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Una Volta Eravamo In Sette - La Ballata Del Vecchio Marinaio CD (album) cover


Una Volta Eravamo In Sette


Rock Progressivo Italiano

3.45 | 9 ratings

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4 stars 'La Ballata del Vecchio Marinaio' is a concept album based on Samuel Taylor Coleridge's chilling poem about an ancient mariner condemned to wander the earth and tell his strange tale whenever the impulse seizes him. The vivid imagery of the poem seems to lend itself to musical treatment and has inspired works by Iron Maiden and David Bedford among others. I would urge those who are unfamiliar with the poem to read it, as doing so will hopefully increase the listener's appreciation of the music. As with any concept album, the question for me is how well the idea works with the music. Well let me tell you, these guys pull the concept off big-time and you don't even need to understand Italian to get the gist of things.

The poem is concerned with the violation of nature, in the form of the albatross, and the resulting effects on the ship's crew. There are several important themes underneath the surface of the story but basically the mariner is psychologically shipwrecked after he kills the albatross and has to go through certain ordeals before he can return to society. He undergoes a process of sin and restoration, or a 'psychological crack up and recovery' in the words of Joseph Campbell. The band successfully represents this with changes in tempos and dynamics that reflect the transformation that occurs in the mariner over the course of events.

Supernatural elements play an important role in the poem and the spooky electronics during the opening part of 'Overture' immediately create an otherworldly atmosphere, although there is an apparent contradiction when these effects are replaced by the Eastern- sounding main theme. For a voyage that would probably have started in Bristol the music is strangely exotic, but this only adds to the mysterious atmosphere with the ship heading into the unknown. 'Dadi D'Ossa' (Dice With Bones) also centres on the spirit world as Death and Life-in-Death play their macabre game of chance for the souls of the crew. The album makes fairly sparse use of vocals - the mariner is alone for much of the time and the lack of human voices emphasises the sense of isolation - but this is the only fully instrumental track. It's a skittish piece constructed around several different riffs and syncopated beats as the skeleton and naked lady roll the bones, and there's a neat flute accelerando to finish as 'The souls did from their bodies fly'.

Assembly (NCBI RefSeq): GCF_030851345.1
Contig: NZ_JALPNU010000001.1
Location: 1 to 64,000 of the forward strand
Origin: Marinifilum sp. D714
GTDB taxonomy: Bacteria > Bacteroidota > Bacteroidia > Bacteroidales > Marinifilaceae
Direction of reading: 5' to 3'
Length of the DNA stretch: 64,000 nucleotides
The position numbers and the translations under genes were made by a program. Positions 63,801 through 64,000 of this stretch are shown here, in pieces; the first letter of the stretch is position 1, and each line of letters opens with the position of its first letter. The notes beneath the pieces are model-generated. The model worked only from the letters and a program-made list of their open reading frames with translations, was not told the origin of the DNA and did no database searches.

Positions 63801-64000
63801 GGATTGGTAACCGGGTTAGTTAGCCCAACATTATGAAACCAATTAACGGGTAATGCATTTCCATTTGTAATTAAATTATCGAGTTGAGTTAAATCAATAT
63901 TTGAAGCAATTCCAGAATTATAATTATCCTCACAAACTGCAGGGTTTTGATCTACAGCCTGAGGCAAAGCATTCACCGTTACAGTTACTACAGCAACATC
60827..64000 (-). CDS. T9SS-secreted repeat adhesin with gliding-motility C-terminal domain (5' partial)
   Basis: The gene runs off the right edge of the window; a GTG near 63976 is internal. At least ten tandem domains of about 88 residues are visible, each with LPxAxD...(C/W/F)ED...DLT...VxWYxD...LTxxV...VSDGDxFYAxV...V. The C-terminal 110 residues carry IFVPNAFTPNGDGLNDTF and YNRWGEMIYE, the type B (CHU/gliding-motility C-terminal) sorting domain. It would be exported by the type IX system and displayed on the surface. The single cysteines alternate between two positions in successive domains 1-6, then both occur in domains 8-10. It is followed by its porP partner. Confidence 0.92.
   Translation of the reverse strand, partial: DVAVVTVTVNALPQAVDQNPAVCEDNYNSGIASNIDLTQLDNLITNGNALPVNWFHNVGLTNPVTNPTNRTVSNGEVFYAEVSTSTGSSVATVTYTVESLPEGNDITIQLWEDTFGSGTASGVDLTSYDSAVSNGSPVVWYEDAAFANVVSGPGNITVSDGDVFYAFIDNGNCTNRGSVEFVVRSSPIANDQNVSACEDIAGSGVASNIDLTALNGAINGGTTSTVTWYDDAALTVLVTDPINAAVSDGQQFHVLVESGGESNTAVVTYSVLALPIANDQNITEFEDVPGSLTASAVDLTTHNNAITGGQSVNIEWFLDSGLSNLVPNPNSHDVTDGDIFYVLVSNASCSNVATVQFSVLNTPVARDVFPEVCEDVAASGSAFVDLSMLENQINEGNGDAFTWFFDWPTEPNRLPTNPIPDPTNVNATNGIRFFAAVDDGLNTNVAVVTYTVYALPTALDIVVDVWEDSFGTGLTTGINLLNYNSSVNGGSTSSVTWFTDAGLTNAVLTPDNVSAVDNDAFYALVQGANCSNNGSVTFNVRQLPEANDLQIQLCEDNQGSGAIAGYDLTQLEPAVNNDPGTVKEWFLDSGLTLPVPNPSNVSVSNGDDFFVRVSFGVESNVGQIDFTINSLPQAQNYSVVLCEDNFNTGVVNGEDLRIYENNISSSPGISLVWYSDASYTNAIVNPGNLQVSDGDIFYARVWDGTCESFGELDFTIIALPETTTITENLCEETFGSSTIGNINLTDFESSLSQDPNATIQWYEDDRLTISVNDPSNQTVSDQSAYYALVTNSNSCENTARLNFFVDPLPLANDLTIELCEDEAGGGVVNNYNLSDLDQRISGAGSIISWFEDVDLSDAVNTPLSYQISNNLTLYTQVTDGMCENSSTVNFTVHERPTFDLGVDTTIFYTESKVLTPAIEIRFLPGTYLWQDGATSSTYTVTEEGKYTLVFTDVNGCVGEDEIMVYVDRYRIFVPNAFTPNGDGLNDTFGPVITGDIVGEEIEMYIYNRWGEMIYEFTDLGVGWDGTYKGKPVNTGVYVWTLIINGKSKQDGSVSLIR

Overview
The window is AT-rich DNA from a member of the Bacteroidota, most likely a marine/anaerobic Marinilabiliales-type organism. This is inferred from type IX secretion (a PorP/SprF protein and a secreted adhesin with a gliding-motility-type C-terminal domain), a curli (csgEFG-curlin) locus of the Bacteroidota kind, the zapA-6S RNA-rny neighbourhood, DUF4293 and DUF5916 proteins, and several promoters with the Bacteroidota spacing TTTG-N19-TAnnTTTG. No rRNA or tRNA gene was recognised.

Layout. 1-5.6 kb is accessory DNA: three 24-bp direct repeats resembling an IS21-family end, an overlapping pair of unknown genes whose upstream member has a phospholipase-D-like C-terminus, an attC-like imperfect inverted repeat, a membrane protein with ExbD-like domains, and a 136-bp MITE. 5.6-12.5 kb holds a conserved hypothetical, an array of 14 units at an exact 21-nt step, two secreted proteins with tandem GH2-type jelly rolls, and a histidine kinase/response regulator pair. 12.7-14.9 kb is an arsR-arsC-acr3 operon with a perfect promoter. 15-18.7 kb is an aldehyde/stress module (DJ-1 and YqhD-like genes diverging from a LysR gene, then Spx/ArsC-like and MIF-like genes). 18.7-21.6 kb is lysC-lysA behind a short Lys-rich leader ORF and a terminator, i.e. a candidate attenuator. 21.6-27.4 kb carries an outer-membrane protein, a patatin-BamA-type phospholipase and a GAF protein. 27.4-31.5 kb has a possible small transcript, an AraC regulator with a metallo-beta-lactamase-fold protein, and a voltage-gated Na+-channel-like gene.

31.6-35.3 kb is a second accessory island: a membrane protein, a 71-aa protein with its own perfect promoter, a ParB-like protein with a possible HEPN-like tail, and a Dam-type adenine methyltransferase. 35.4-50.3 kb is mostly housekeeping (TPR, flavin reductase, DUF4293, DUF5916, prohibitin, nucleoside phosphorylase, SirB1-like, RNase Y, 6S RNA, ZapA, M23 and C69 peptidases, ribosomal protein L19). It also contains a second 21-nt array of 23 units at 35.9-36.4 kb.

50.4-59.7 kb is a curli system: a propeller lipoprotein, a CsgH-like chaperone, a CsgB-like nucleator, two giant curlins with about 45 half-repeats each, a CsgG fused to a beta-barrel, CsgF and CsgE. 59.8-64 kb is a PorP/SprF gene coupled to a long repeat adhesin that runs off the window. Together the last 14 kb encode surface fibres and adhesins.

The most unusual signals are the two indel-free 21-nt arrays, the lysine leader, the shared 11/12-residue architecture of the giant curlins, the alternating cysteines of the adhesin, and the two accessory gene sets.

The albatross also represents the spirit world and 'L'Alabatro' is a carefree, dreamy track that reflects the temporary harmony between the spiritual/natural world and the crew of the ship. The albatross is the Hermes guide that leads the ship out of the rime but the mariner kills it on an impulse and the Polar Spirit punishes the whole crew for this misdemeanour. The ship is becalmed in uncharted waters and this is represented by the rather eerie, scant arrangement of 'Silenzio Del Mare' (Silence of the Sea) that centres on a hypnotic tempo of roomy drums and fuzzed-out guitars very much in the vein of Radiohead. The relaxed pace on this suggests the slow passage of time and the weariness of the mariner, and the overall predominance of haunting music is suggestive of the doomed voyage.

Natural retribution is another recurring theme and when the mariner stops the wedding guest he begins by telling him how the ship was hit by a storm as it crossed the equator and was driven southwards into the rime. 'Nella Tempesta' (Into the Storm) starts with some rain effects and a tumult of drums and guitar, before organ and flute roar in to add to the general sense of turmoil. This contrasts with the impressionistic piano of 'E Quanto E'Immenso L'Oceano' (And How Vast the Ocean of Ice) that really captures the essence of the rime. It reflects its cold, desolate and disorienting nature and the intermittent chords seem to represent the 'mast-high' ice floating by the marooned ship. The closing section of this track simultaneously reminds me of Jethro Tull and Latte e Miele; the flute melody is a bit like the former's 'Bouree' while the spoken word vocals remind me of the ritornelli on the latter's 'Passio Secundum Mattheum'.

'La Ballata del Vecchio Marinaio' is a striking example of a successful union between concept and music. It's available as a free download but please guys, bring this out on CD!

seventhsojourn | 4/5 |


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